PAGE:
Disclosure: Amazon.com links are affiliate links. A portion of purchases made via these links earns a commission for this blog. Thanks for your support!
My little one meeting Milly & Tillie after the show at Open Eye Figure Theatre. I blogged about the show this past spring after seeing it at the Walker. I called it a ‘tribute to a child’s imagination. You can also read Cake in 15’s take on the show from last year.
It reminded me of some fun picture books that also celebrate the imaginary life:
For more, see my list of picture books about imagination.
We arrived at the Walker Art Center just in time on Saturday afternoon. “Milly and Tillie” was just about to begin. The performance, part of the Free First Saturday program, was put on by Open Eye Figure Theater, and it was fabulous. Read: my three-year-old loved it. She clapped enthusiastically, and sometimes spontaneously in the middle of bits she really liked. As we filed out of the cinema with the rest of the crowd, we talked about our favorite parts. Hers: “when they danced silly.” For me, it was the tribute to the imagination. Not to mention, watching the kiddo enjoy herself. According to Open Eye’s web site, “Milly and Tillie” will be playing throughout July. I highly recommend it. Here’s a taste:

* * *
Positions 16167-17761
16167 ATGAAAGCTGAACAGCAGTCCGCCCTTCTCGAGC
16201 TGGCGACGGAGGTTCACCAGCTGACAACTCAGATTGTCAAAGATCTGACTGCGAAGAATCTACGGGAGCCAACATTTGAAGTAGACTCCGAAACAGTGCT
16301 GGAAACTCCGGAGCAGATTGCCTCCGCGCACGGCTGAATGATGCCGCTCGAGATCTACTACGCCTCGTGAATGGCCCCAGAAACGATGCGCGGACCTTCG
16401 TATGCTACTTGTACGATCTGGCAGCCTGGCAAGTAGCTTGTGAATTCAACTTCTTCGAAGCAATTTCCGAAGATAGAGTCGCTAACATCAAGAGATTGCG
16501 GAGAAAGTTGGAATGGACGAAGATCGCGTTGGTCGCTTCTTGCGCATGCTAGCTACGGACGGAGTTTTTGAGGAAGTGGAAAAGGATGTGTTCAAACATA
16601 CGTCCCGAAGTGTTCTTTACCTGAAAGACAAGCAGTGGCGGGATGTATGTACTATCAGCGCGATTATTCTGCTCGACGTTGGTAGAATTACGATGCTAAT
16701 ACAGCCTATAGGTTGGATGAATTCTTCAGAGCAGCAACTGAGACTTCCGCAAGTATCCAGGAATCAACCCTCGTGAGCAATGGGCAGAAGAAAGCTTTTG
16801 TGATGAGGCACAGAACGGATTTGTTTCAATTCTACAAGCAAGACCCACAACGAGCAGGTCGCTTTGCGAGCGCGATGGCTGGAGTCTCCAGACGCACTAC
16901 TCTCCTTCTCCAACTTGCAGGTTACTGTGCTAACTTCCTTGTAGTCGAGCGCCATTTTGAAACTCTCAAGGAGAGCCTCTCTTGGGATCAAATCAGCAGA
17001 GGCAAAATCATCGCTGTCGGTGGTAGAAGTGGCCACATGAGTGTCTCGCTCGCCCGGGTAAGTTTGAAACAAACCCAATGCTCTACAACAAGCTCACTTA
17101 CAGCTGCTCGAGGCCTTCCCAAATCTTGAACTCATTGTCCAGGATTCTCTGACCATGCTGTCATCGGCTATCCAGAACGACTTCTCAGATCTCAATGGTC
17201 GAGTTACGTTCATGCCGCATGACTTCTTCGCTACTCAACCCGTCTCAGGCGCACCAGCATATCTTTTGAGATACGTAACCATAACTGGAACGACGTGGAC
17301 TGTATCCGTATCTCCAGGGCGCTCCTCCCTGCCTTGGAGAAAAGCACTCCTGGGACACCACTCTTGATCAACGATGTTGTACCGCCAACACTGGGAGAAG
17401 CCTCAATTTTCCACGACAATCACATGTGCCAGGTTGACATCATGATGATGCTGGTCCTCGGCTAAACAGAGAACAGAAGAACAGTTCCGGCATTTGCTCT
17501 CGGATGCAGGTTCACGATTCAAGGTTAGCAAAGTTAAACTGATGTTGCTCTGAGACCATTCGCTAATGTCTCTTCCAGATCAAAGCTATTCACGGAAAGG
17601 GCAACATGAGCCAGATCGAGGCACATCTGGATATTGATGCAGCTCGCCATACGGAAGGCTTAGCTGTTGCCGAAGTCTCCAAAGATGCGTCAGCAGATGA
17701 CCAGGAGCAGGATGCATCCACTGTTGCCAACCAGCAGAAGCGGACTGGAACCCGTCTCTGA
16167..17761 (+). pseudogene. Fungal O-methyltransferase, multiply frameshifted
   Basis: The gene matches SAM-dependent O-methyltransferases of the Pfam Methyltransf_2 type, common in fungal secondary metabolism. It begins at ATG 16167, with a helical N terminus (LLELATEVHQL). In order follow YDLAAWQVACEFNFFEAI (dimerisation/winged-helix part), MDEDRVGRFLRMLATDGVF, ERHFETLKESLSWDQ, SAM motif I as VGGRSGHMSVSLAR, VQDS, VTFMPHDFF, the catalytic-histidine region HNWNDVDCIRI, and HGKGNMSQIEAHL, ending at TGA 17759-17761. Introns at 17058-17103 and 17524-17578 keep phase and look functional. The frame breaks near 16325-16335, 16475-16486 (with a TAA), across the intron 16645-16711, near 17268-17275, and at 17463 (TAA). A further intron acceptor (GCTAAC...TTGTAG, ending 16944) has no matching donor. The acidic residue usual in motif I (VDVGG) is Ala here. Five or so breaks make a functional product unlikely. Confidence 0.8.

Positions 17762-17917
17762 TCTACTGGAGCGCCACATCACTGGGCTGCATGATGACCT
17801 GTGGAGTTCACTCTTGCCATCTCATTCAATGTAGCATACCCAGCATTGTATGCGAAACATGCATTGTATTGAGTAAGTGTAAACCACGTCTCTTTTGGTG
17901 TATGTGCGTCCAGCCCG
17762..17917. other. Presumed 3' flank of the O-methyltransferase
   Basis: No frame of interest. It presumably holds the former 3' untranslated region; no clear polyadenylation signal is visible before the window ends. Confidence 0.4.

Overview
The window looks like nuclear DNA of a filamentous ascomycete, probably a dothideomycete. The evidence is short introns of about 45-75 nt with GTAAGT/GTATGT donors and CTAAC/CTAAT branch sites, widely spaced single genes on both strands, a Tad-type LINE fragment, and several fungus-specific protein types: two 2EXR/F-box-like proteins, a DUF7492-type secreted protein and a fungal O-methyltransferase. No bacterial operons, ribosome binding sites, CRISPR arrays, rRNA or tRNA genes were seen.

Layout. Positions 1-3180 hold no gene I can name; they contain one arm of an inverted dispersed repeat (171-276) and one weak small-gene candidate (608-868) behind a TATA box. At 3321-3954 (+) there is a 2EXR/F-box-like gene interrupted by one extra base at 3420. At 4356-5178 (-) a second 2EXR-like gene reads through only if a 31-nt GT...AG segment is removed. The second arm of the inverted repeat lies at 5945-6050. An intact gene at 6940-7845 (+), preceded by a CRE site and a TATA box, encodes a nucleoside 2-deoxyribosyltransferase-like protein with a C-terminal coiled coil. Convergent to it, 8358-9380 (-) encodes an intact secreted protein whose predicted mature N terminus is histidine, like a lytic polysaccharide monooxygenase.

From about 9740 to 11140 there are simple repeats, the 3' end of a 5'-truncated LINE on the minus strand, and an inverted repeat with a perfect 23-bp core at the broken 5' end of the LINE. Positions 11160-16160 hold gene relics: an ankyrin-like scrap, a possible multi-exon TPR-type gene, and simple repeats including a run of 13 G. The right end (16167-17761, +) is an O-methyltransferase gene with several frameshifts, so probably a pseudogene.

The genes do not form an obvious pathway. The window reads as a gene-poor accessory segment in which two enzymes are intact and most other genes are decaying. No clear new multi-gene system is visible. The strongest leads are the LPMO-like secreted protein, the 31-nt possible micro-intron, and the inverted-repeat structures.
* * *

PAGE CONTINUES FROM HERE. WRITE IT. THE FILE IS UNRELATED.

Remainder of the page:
We also enjoyed the art activity of the day, which involved using a word wheel to find our inspiration. Ladybug spun vigorously, and she landed on “Jumping Lunchbox,” which she found quite hilarious. This is what she came up with:
Kudos to the Walker for such a great program! Sometimes the activities and shows are too complex for my preschooler, but this one was spot on. She woke up this morning asking if we could visit the Walker again, and Milly and Tillie are her favorite new friends.
We can’t wait to see what the next Free First Saturday will bring!